This holiday was challenging.
My husband lost three family members in the past six months and celebrating while you and the people you love are hurting is difficult. Yet, we have grandchildren and they are our joy. We planned much of our holiday around them and their happiness and excitement infused everything we did with gold.
One entire weekend was dedicated to just to them. They spent the night and helped us decorate our tree and the house, and did a large portion of our holiday baking. The next morning, we took them to run their first 5k, the HoHo Run. So. Much. Fun.
The next weekend, in spite of my husband’s last minute reservations and anxiety, (grief affects one at the oddest times and in many different ways), we threw a large open house cocktail party that turned out beautifully. As with all parties of that magnitude, I was kept busy serving, cleaning, feeding and chatting. The upside is that you get to see everyone without having to drive. The downside is that you get to speak deeply to no one.
The third December weekend, my husband and I had a staycation downtown. My birthday is the 22nd and our anniversary is the 27th, so we often combine them. He had bought me a Hibernal Writing workshop at the Corporeal Writing studio and we rented a room at a fancy hotel close by. We ended up having two glorious meals with friends, an early morning breakfast at a charming, eclectic 24 hour diner called The Roxy and I attended a craft-changing two day workshop. An ominous storm front had moved in and we didn’t get to walk around and enjoy the holiday decorations much, but it was a transformative weekend in many ways. Our impromptu Solstice/Yule celebration was lifted to a higher plane by a saxophonist playing jazzy Christmas carols just below. We threw open the windows in spite of the cold and the rain and listened to the music echoing through the city streets as the solstice candle burned down. Lovely.
Since my son married, we share the holidays and the grandchildren with his in-laws, so our big family festivities take place on Christmas Eve. This year, my son and I tackled a giant prime rib and it was perfect. Watching my grandchildren open gift was a joyous experience. Spending time with my grown children is equally joyous. I try to be a thoughtful gift giver-I don’t buy people things just to buy as consumerism is destructive-so it was rewarding to see how many of the presents I chose hit the mark. Christmas Eve was delightful, exuberant, riotous fun.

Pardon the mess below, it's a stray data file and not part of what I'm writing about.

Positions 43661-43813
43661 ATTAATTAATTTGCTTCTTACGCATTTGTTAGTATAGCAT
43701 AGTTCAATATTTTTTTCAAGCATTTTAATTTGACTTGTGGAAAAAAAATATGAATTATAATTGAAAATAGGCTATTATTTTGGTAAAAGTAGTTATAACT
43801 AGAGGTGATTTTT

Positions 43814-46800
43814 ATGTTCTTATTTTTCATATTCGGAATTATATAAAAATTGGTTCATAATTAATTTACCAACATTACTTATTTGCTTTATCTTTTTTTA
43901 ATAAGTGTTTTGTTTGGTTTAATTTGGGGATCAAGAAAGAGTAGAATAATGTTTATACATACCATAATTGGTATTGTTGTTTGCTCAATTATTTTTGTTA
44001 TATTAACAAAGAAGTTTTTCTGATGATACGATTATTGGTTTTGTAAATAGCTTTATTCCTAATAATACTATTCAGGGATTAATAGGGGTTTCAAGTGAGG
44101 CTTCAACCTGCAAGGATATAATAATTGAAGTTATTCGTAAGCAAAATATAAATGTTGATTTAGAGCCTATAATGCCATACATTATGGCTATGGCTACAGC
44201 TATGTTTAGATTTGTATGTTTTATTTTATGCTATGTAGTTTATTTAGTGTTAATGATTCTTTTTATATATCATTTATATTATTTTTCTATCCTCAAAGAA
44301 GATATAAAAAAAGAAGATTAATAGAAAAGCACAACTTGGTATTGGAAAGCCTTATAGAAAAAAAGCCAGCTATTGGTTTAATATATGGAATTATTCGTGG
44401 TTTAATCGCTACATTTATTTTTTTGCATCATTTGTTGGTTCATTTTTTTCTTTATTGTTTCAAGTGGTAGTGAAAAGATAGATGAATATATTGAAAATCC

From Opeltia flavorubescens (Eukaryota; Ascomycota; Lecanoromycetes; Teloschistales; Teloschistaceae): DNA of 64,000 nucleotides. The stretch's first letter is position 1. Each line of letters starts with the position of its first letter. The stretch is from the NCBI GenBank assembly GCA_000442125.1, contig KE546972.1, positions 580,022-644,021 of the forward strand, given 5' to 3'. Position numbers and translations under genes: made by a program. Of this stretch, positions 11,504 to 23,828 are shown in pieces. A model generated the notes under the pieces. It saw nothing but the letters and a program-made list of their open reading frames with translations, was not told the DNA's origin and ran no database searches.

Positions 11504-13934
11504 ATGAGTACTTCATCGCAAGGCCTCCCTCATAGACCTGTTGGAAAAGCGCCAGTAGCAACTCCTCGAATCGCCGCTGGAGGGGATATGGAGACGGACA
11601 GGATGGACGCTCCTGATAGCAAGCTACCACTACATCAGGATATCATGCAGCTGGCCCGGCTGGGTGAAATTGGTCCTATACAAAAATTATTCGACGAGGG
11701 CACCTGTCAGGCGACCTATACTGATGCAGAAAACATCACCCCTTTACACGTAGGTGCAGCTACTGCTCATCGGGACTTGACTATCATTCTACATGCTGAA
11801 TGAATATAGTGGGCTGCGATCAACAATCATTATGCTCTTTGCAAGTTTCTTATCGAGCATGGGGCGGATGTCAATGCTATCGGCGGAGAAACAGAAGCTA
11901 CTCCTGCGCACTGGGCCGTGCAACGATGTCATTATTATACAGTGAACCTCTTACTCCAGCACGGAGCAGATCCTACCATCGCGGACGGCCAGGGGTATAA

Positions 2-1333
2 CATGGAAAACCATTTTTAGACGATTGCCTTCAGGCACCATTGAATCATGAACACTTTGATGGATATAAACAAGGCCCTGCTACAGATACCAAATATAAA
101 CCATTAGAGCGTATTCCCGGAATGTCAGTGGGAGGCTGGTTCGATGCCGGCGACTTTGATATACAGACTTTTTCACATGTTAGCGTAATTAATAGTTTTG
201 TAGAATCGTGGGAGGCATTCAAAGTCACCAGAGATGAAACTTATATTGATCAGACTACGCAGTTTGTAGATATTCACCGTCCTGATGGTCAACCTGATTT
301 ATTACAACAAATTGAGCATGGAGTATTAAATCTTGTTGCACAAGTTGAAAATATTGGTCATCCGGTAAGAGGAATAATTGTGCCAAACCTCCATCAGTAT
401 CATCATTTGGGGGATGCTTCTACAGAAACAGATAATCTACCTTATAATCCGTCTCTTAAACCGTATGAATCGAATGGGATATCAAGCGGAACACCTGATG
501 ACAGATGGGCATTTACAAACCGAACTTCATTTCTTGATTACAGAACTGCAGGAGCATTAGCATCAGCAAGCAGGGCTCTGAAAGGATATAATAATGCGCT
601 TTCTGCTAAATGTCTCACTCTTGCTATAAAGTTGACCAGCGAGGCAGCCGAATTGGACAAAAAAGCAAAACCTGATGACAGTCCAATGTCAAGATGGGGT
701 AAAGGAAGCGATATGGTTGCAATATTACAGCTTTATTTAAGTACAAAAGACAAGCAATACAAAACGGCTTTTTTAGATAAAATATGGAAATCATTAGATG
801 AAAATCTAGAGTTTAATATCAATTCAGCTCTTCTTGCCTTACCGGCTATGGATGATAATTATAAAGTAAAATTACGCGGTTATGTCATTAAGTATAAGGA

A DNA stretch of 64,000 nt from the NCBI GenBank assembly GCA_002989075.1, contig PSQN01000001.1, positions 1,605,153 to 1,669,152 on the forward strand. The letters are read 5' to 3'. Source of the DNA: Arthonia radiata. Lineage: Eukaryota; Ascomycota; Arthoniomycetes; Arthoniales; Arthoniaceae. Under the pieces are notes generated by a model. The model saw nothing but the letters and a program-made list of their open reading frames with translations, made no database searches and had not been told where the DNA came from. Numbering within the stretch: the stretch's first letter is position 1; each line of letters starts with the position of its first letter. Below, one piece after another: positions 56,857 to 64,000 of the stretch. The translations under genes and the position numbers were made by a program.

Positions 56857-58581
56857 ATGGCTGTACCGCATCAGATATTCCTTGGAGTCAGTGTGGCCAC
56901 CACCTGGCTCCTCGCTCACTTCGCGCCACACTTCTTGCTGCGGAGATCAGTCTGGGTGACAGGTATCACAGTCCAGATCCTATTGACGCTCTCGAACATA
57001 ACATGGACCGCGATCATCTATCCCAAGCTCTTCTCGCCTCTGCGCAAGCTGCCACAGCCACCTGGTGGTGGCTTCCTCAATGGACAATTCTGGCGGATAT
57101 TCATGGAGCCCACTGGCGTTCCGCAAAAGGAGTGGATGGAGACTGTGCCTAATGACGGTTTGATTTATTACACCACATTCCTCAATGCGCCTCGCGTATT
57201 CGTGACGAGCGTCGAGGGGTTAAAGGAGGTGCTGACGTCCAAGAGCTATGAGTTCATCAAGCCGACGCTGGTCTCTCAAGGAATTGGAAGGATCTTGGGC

Christmas, by comparison, was blissfully quiet. I made blood orange mimosas, bacon and orange cranberry french toast for breakfast, followed by a long nap. Afterwards, we then read and played games until dinner when I made an amazing prime rib hash that was consumed with an unexpected bottle of red wine sent to us by a cousin. My husband and I intended to celebrate the solar eclipse with a bonfire, but were far too tired. Oh, and mom and I watched The Bishop’s Wife. How did I miss that one??? It was delicious in an old timey, Cary Grant kind of way.
For all intents and purposes, the holidays are over for us, as our New Year’s Eve and Day celebrations are generally quiet. As always, I ate and drank far too much and slept too little. And as always, I end the holidays with a sense of gratitude and an awareness of my own privilege. The amount of money and time spent on creating a magical holiday season is out of reach for so many people and I try to balance my privilege with extra giving and awareness. For instance, I participated in Settler Saturday, a twitter hashtag where you can give directly to Native Americans in need. I think of it as reparations. I also uplifted Native American authors by giving their picture and middle grade books to my nieces and nephews. For me, being aware of my privilege means nothing if I don’t do something about it. One of my intentions this next year is to take more opportunities to elevate the voices of people who have been historically marginalized, but there will be more on that next blog.
So in spite of all the challenges and the grief, we were able to create a joyous holiday season for ourselves and our family. My hope and wish is that everyone who reads this had a lovely and peaceful season as well, no matter what holiday you celebrate.